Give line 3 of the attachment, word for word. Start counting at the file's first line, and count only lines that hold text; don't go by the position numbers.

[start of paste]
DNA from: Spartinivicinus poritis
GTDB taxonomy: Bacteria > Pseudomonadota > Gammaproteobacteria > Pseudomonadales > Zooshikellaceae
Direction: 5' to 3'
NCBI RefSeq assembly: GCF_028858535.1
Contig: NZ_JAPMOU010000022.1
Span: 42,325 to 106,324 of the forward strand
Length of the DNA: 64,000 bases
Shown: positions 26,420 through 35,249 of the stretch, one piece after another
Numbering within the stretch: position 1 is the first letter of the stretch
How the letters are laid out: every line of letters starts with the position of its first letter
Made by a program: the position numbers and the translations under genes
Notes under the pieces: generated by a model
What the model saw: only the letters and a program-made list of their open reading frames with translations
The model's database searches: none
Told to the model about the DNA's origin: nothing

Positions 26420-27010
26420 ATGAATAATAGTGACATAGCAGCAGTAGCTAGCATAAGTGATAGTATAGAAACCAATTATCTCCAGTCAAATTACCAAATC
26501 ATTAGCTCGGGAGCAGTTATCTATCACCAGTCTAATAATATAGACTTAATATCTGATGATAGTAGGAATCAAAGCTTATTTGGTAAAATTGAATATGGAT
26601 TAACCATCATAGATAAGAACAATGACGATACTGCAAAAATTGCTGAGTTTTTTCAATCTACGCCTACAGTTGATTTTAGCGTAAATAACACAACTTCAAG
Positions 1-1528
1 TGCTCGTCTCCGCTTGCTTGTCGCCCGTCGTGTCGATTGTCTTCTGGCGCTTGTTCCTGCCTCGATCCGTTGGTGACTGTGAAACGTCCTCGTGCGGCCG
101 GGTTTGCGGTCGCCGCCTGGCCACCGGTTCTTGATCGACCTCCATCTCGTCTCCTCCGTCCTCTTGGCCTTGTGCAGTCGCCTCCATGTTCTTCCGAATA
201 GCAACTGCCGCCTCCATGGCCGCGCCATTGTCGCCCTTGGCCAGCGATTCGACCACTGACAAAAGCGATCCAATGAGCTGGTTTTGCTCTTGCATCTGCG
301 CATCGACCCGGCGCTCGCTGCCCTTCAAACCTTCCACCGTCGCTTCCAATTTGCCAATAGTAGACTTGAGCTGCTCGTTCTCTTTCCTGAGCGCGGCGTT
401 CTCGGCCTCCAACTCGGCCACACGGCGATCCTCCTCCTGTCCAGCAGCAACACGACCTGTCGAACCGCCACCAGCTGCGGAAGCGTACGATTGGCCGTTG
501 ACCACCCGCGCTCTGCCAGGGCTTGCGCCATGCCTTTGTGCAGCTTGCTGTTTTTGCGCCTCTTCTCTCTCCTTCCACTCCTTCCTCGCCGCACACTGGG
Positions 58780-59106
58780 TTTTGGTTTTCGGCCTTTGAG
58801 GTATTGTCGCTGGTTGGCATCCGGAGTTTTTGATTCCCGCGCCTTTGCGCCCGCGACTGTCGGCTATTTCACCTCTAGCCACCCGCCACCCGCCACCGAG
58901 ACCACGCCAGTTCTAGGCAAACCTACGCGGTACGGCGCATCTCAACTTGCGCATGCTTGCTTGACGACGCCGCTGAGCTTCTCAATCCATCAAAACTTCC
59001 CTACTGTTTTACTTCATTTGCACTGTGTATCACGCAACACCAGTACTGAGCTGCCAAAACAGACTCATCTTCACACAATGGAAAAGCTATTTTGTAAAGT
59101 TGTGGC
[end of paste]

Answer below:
Direction: 5' to 3'